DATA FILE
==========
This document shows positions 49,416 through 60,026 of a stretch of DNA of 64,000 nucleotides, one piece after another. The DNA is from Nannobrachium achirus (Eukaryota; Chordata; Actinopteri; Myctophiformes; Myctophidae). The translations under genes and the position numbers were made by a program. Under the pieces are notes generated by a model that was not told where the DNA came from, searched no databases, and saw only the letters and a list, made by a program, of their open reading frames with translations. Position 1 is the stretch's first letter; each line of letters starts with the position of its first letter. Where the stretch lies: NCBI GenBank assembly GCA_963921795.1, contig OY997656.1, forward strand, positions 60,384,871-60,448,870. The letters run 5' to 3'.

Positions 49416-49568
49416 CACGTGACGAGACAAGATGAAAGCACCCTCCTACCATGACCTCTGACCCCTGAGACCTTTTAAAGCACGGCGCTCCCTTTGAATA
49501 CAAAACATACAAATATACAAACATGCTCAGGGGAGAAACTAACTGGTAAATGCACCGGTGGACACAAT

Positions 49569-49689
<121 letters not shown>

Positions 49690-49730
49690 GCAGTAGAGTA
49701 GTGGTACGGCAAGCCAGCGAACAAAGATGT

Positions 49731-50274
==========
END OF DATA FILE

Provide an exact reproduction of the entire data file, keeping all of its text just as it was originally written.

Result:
This document shows positions 49,416 through 60,026 of a stretch of DNA of 64,000 nucleotides, one piece after another. The DNA is from Nannobrachium achirus (Eukaryota; Chordata; Actinopteri; Myctophiformes; Myctophidae). The translations under genes and the position numbers were made by a program. Under the pieces are notes generated by a model that was not told where the DNA came from, searched no databases, and saw only the letters and a list, made by a program, of their open reading frames with translations. Position 1 is the stretch's first letter; each line of letters starts with the position of its first letter. Where the stretch lies: NCBI GenBank assembly GCA_963921795.1, contig OY997656.1, forward strand, positions 60,384,871-60,448,870. The letters run 5' to 3'.

Positions 49416-49568
49416 CACGTGACGAGACAAGATGAAAGCACCCTCCTACCATGACCTCTGACCCCTGAGACCTTTTAAAGCACGGCGCTCCCTTTGAATA
49501 CAAAACATACAAATATACAAACATGCTCAGGGGAGAAACTAACTGGTAAATGCACCGGTGGACACAAT

Positions 49569-49689
<121 letters not shown>

Positions 49690-49730
49690 GCAGTAGAGTA
49701 GTGGTACGGCAAGCCAGCGAACAAAGATGT

Positions 49731-50274